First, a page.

On January 7, 2008, Defendants requested that Plaintiff make himself available for occupational rehabilitation testing and interview under Federal Rule of Civil Procedure 35(a).*fn1 Plaintiff objected and declined to make himself available. On January 24, 2008, Defendants's counsel stated that he would withdraw his request under Rule 35(a) if Plaintiff's counsel would stipulate that employability and diminution of earning capacity is not in contention or an issue in this case. Plaintiff's counsel declined to do so. Defendants argue: 1) the Plaintiff has put his future lost wages and diminution of earning capacity "in controversy"; 2) Defendants' have not previously performed an interview with, or testing of the Plaintiff to determine his future employability or diminution of earning capacity; 3) no party to this litigation has performed interviews or testing of the Plaintiff to evaluate his future lost wages and diminution of earning capacity; 4) the only testing of the Plaintiff was conducted three years ago, in early 2005, as part of Plaintiff's Longshore and Harbor Workers Compensation claim, prior to this litigation; and 5) at the time of Plaintiff's deposition by Defendants on October 11, 2006, the issue was essentially the difference in Plaintiff's prior and current wage, because the Plaintiff had returned to work, but shortly thereafter Plaintiff stopped working. Defendants also note, and Plaintiff does not dispute and has not objection to the qualifications of the expert Defendants have selected.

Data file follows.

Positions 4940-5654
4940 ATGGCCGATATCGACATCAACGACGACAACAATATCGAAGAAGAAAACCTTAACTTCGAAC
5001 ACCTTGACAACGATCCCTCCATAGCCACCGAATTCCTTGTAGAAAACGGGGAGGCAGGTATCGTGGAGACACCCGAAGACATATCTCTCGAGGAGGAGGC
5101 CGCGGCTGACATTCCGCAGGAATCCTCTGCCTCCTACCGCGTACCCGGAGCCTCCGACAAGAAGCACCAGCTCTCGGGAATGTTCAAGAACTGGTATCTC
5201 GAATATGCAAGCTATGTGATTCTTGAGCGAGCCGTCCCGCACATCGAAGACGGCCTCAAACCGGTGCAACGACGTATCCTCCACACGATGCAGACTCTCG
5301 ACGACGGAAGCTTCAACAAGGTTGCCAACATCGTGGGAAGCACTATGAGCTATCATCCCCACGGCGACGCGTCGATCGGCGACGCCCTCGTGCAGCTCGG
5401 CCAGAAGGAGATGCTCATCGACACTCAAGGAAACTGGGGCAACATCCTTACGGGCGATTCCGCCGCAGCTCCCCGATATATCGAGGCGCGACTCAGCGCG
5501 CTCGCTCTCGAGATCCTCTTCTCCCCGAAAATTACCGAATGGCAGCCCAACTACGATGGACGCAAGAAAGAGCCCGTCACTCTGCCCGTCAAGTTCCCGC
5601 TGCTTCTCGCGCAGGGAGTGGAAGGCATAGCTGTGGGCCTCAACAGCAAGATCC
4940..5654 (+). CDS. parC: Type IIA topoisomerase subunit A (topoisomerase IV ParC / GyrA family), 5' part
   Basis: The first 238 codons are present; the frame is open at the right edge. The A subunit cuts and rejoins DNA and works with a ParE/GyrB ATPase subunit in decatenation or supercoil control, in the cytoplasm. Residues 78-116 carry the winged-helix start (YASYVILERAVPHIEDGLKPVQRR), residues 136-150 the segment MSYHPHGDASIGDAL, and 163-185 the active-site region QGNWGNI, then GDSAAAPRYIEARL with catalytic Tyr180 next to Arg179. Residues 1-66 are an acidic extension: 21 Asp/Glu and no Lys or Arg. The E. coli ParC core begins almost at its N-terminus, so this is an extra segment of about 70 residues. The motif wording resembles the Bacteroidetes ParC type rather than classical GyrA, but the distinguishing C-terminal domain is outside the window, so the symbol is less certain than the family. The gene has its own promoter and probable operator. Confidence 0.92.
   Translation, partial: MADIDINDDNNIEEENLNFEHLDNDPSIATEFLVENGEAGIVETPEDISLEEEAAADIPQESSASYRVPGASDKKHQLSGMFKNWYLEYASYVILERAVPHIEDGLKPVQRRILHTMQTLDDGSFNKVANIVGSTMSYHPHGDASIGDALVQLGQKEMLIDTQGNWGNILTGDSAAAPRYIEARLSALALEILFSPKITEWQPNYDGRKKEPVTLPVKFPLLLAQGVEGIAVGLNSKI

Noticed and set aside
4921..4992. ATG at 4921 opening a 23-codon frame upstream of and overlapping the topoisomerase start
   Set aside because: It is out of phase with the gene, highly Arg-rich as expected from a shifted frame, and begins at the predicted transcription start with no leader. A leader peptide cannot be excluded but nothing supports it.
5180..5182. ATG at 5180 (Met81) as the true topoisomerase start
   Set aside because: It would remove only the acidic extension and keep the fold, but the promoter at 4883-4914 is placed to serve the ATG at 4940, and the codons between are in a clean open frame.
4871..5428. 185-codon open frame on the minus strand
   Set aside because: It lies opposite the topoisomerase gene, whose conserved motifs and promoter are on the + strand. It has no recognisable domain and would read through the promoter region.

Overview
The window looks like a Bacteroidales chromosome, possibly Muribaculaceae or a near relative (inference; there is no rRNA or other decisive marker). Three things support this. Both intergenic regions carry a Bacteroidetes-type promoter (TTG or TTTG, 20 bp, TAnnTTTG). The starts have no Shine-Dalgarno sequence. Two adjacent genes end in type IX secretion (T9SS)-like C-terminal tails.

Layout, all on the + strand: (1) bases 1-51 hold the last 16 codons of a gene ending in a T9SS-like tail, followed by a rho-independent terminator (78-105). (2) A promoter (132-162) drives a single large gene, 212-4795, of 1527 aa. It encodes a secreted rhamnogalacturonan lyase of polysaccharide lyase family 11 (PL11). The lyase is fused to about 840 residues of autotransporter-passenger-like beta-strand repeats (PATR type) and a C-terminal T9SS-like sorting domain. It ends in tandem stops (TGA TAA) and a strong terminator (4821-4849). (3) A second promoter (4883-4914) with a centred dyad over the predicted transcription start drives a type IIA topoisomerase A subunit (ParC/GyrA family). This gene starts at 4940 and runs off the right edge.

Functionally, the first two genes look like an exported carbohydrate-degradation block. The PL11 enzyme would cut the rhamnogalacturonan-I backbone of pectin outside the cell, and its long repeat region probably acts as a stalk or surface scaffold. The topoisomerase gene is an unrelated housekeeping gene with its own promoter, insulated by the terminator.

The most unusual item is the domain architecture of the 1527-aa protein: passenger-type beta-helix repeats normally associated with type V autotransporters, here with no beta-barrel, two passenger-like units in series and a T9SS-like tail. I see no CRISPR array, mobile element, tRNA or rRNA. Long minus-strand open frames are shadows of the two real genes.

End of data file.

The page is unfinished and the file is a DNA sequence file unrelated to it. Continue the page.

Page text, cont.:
Alternatively, the Plaintiff contends that Defendants have failed to demonstrate good cause for their request because the information sought is readily available and the Plaintiff is not calling a vocational rehabilitation expert in his case in chief. The plaintiff cites to numerous cases to support these propositions, however, the cases cited by Plaintiff are easily distinguishable from the instant case. The plaintiffs in the Storms*fn2 and Shumaker*fn3 cases had already submitted to examination and evaluation by their own vocational rehabilitation experts and the Court reasoned in Storms that the Defendant would be prejudiced by Plaintiff' ability to introduce this information and in Shumaker that the tests that were already performed provided sufficient information was is readily available to the defendant.